I spent Friday teaching at Willingdon School and a huge thank you to everyone for the warm welcome that made my day as a supply teacher so rewarding.
It was important to me, as a former teacher, to answer the call of the education secretary to go back into lessons to help ensure our children can stay in school. One of the biggest concerns of the pandemic has been disruption to school life and it will have long-term consequences for some pupils.
After the school bell on Friday, I was back as the MP and over to Hampden Park to meet people at The Old Bank in Brassey Parade. This organisation offers counselling services, and we had an important talk about what is available and what more we need to provide locally. At the weekend I also held a lively drop by surgery at the Beacon which is a great way for me to listen to ideas, concerns or give help. Other ways are my telephone surgery from the Commons or an in-person appointment at the Town Hall office.
This week in Parliament I had opportunities in the Chamber to ask questions relating to our hospital services and then on air quality and the impact of shipping emissions.
I also got in front of three ministers about other local issues - the Post Office closure in Meads, town planning and the borough council’s challenging financial position.
First, I saw small business minister Paul Scully about postal deliveries in general and the loss of services in Meads Street which will now remain on his watch list. The local PO team is still seeking out a potential new partner and there are live discussions. They have also agreed to my request to revisit providing a temporary outreach service.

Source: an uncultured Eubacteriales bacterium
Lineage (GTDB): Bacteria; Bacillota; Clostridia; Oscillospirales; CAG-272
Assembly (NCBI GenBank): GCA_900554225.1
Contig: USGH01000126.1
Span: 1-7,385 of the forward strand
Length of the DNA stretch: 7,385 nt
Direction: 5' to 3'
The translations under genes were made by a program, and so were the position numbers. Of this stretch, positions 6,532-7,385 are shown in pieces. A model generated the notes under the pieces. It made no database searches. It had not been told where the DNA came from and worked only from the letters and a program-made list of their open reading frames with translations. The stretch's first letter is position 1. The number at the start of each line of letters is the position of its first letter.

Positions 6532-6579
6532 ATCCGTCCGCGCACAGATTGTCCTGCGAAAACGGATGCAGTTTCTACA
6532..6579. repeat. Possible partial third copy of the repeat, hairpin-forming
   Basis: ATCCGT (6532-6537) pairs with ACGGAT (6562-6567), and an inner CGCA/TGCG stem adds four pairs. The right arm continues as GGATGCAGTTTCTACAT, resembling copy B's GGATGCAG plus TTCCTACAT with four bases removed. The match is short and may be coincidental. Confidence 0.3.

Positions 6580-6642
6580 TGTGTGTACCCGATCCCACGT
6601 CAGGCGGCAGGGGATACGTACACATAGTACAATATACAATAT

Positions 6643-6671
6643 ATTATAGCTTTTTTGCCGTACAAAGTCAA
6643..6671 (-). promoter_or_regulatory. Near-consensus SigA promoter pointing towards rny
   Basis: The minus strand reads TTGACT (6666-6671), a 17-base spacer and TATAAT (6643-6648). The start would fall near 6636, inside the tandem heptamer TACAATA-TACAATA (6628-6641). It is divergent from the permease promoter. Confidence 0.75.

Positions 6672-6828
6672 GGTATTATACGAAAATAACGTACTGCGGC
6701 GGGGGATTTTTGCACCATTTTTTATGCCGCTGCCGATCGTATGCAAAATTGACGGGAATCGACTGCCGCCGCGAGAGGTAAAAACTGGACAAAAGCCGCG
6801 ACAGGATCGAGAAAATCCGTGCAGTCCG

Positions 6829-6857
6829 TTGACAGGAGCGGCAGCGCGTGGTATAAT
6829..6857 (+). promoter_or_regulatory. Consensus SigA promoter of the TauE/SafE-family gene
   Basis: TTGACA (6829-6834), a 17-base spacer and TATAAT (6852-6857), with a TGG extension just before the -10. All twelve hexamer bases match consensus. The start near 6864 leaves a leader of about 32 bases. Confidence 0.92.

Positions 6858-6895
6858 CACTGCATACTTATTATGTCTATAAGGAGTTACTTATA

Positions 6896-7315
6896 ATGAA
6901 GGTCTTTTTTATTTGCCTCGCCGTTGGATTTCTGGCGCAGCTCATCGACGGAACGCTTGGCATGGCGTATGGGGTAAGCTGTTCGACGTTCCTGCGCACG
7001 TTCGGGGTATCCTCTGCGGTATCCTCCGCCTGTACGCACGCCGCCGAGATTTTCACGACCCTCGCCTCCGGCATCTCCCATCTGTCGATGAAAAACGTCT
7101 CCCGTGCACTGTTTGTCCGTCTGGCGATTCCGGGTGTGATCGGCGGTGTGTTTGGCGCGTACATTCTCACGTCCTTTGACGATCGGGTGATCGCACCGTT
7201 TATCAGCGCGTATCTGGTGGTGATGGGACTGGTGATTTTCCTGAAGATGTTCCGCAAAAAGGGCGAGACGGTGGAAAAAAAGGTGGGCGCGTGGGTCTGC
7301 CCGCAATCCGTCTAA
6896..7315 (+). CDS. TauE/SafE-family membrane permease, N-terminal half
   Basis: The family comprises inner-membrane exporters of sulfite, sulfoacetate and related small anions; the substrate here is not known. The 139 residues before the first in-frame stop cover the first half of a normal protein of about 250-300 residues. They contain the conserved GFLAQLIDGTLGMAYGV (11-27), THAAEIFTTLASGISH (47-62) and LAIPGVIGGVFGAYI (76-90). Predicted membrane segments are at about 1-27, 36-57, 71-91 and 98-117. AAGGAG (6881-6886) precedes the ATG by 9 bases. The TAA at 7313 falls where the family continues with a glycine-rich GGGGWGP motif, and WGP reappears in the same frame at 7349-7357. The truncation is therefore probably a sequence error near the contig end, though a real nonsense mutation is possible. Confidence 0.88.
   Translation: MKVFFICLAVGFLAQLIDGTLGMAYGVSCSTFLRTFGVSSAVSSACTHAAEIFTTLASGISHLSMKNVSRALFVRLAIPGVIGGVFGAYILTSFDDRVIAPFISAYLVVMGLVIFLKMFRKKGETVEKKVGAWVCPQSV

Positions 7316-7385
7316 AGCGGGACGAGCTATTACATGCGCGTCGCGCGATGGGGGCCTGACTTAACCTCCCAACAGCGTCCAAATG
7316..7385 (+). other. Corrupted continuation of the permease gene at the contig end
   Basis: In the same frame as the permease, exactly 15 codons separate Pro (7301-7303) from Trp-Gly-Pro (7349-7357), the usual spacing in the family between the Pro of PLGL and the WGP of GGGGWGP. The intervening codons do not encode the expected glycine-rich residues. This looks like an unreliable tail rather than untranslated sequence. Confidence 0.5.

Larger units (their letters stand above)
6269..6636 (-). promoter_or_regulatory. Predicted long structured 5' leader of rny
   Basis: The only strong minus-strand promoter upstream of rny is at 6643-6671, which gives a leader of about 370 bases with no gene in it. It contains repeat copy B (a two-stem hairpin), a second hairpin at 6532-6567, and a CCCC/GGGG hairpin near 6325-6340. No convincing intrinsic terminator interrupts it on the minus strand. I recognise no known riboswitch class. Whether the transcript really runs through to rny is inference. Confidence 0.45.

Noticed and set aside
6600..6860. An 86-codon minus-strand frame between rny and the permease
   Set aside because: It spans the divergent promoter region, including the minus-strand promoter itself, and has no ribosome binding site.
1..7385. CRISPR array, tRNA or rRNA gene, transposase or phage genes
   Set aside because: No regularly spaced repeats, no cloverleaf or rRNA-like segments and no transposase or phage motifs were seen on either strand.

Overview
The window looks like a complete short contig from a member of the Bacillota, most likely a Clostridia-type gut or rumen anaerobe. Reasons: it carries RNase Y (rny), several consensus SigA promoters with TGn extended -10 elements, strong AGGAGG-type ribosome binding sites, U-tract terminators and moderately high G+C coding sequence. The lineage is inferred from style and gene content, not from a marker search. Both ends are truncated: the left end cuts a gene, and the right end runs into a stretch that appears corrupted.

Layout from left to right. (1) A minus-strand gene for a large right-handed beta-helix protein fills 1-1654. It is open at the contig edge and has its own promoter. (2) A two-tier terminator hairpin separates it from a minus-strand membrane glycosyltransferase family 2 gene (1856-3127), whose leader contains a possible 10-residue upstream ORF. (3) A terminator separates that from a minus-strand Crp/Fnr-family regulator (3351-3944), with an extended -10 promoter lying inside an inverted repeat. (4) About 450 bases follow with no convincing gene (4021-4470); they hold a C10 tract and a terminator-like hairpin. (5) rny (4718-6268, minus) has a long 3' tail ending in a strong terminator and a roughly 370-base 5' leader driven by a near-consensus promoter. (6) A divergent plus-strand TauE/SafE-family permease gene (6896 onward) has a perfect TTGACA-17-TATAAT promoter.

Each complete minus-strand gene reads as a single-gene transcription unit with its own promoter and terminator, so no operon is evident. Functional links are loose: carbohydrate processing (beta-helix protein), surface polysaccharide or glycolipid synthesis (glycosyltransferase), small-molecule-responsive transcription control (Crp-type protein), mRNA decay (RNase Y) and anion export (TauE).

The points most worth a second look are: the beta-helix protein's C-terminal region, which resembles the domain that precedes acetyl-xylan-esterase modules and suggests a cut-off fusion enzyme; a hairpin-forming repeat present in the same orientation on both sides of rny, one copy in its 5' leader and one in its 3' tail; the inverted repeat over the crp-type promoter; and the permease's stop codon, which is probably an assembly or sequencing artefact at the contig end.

Next was housing minister Chris Pincher to discuss planning. TJ Hughes and Debenhams are in the frame for redevelopment, but restoration and conversion is too often not cost effective under a VAT regime which tips the financials in favour of demolition and new build. We need to level up the tax field to protect the heritage landscape and distinctive local character.
Finally, I spoke to local government finance minister Kemi Badenoch who is responsible for Eastbourne Borough Council’s financial rescue plans and we will meet again. This briefing will be particularly important as it has proved difficult for me to get information from the council about its plans.
The council enlisted me to speak favourably to the government over its position last year and I did but going forward, transparency and communication are vital.
I also think when it comes to the council selling off land or properties to fill the shortfall, there should be public engagement. The attempt to sell off the downland in 2016 shows how important this is.
On a very positive note, whilst we still need to be mindful, with covid restrictions on their way out, we can better get about the business of recovery and that brighter future we all want.